Nevil(Le), Thomas, Dd

Nevil(le), Thomas, D.D.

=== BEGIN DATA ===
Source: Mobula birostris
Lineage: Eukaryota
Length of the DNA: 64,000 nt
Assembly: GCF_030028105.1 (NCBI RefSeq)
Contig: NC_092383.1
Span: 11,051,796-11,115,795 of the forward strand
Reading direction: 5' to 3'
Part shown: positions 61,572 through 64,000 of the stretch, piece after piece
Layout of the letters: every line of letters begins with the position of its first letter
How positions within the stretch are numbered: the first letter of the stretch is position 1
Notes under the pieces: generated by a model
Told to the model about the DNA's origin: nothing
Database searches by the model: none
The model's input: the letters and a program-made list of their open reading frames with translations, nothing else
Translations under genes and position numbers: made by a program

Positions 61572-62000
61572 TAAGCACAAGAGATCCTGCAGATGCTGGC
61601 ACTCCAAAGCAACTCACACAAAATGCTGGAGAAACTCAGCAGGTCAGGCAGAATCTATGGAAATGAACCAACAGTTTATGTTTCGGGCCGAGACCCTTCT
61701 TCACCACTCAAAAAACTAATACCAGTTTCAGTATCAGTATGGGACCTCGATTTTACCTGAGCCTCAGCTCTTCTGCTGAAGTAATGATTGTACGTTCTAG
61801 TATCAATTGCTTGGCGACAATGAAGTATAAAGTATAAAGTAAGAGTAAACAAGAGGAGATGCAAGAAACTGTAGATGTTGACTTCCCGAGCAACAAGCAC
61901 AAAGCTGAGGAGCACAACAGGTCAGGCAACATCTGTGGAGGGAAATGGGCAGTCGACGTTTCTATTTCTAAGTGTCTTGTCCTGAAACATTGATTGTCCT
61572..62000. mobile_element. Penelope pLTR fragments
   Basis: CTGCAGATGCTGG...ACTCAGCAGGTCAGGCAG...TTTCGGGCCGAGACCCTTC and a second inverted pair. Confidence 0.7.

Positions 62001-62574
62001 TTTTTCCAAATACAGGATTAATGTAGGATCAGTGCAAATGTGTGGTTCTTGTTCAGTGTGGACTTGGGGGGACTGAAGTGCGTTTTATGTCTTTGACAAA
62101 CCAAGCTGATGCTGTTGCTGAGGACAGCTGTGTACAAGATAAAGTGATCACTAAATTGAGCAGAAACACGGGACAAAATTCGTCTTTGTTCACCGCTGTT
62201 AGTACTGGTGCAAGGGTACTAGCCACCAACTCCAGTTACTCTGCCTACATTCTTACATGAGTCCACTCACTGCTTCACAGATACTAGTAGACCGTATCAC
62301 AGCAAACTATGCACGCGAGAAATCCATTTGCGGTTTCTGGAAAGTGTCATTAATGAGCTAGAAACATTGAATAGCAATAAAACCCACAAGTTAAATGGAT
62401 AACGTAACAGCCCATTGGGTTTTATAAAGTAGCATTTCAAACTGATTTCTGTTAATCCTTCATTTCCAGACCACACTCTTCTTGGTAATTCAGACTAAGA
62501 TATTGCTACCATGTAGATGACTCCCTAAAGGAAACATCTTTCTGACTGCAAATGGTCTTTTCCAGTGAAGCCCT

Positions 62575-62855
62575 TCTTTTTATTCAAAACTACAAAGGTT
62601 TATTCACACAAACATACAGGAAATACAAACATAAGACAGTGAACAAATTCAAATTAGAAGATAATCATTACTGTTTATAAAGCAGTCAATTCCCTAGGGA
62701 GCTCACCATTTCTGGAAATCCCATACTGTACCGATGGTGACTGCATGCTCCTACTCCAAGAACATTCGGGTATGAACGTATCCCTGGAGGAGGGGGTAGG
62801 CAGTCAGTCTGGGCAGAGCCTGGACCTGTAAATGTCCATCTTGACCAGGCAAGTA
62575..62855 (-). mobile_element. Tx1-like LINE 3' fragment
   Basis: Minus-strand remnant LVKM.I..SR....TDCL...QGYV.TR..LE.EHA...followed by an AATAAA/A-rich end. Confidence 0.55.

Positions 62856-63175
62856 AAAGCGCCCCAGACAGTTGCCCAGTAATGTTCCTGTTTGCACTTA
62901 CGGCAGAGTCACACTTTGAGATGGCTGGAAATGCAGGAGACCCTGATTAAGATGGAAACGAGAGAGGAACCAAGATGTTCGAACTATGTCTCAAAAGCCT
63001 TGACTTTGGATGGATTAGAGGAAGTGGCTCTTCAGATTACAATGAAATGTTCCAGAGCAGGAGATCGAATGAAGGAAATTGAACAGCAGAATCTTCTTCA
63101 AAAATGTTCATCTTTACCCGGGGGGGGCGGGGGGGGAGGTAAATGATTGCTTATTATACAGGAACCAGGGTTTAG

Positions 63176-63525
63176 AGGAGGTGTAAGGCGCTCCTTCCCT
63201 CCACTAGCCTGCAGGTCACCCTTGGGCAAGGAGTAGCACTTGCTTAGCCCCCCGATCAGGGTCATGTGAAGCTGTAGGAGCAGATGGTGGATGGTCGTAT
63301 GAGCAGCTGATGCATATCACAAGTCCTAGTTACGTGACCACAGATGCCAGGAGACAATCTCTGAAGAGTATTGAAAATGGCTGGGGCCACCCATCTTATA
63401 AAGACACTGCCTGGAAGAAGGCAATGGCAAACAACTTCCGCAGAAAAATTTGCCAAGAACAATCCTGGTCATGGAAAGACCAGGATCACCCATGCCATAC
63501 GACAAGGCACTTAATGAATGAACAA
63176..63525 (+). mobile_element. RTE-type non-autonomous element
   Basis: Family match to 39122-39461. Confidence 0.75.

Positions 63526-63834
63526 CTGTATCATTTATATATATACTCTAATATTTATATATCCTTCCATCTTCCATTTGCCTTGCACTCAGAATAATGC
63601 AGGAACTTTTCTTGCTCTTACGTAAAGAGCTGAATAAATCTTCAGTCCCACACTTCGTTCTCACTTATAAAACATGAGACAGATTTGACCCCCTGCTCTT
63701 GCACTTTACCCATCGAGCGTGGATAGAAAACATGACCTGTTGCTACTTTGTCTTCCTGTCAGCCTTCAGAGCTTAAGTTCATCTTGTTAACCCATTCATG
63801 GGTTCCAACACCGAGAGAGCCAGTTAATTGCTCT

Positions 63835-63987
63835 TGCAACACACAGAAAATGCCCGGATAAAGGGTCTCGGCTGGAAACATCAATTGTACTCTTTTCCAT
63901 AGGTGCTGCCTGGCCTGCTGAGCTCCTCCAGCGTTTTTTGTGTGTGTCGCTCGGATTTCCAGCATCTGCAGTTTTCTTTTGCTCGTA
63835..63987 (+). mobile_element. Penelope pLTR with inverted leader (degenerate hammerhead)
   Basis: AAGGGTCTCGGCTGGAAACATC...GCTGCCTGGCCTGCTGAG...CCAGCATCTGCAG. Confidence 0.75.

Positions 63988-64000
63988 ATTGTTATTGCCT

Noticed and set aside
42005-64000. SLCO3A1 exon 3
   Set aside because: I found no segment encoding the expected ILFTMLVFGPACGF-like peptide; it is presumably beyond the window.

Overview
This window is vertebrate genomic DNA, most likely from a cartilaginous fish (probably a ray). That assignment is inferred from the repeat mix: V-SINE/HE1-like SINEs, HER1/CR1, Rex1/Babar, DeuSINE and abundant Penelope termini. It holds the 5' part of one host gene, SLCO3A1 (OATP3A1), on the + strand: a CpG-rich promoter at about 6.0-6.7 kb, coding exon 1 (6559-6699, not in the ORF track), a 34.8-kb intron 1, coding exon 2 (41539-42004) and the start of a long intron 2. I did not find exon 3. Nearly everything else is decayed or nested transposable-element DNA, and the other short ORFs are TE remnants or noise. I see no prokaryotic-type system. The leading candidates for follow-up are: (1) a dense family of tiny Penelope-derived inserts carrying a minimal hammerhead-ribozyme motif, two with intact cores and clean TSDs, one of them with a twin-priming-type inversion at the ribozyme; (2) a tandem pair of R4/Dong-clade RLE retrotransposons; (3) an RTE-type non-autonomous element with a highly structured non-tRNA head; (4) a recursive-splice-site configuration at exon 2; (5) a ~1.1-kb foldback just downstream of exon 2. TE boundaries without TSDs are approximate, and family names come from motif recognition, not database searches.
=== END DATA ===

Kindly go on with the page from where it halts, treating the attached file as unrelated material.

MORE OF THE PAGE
an English theologian of the Elizabethan period, noted for his strict adherence to the Calvinistic doctrines in a sharp and decisive form, was born at Canterbury, educated at the University of Cambridge, and became a fellow of Pembroke Hall, Cambridge, in 1570. Ten years after we find him proctor of the university, and in 1582 presented to the mastership of Magdalen College. In 1590 he was promoted by the queen to the deaniery of Peterborough. In 1593 he was appointed to the mastership of Trinity College, and in March, 1594, resigned the rectory of Doddington, on being presented to that of Teversham, near Cambridge. In 1595 he was concerned in the controversy which originated at Cambridge from the public declaration of William Barret, fellow of Caius College, against the doctrine of predestination and falling from grace. On these points, the general persuasion being then favorable to the system of Calvin, Barret was called before some of the heads of the Church, and compelled to retract his Arminian opinions. The dispute, however, which was referred by both parties to archbishop Whitgift, occasioned the well-known conference of the divines at Lambeth (1595), where they agreed on certain propositions, in conformity with Calvin's principles, commonly called the Lambeth Articles (q.v.). Dr. Neville and his brethren soon after had to complain of Dr. Baro(n), lady Margaret professor of divinity, for maintaining some doctrines respecting universal salvation diametrically opposite to those of the Lambeth Articles, in consequence of which he was removed from his station in the university. (For a full account of this, see the life of Peter Baro(n); Collier, Eccles. Hist. 2:647; and Strype, Annals, 4:322.) In 1597 Neville was promoted to the deanery of Canterbury. He was in this position on the accession of king James to the throne of England, and was by archbishop Whitgift, in his, own name and of all the bishops and clergy, sent into Scotland to give his majesty assurance of their unfeigned duty and loyalty, and to know what commands he had for them to observe concerning ecclesiastical causes; recommending also the Church of England to his favor and protection. The Puritans had always hoped much for the Presbyterian cause from this king, and the Anglican clergy were therefore doubly anxious as to the result of this mission,which was evidently intended to win him over to the support of the Anglican establishment. It proved that Dr. Neville was the right man for this mission. He impressed the king favorably, and was given the assurance that he (i.e. James) would uphold the government of the late queen as she had left it. This answer was quite in conformity with king James's recent action in Scotland, SEE JAMES I. He was inclined to Romanism, but fearing to offend by such an extreme departure, he halted in the Anglican camp, and from henceforth favored Episcopalianism. Neville himself was the frequent recipient of king' James's favor. Thus the king, when on a visit to Cambridge in 1615, accepted the hospitality of Dr. Neville, then at Trinity College. Dr. Neville died in 1615, shortly after king James had visited him. By his munificence to Trinity College Dr. Neville has secured to himself the gratitude and admiration of posterity. He expended more than £3000 in rebuilding that fine quadrangle which to this day retains the name of Neville's Court. He was also a contributor to the library of the college, and a benefactor to Eastbridge Hospital in his native city. See Hook, Eccles. Biog. 7:402-404; Stoughton, Eccles. Hist. 1:19; Soames, Elizabethan Religious History, pages 454, 471-473, 517; Froude, Hist. of Eng. (see Index in volume 12). (J.H.W.)

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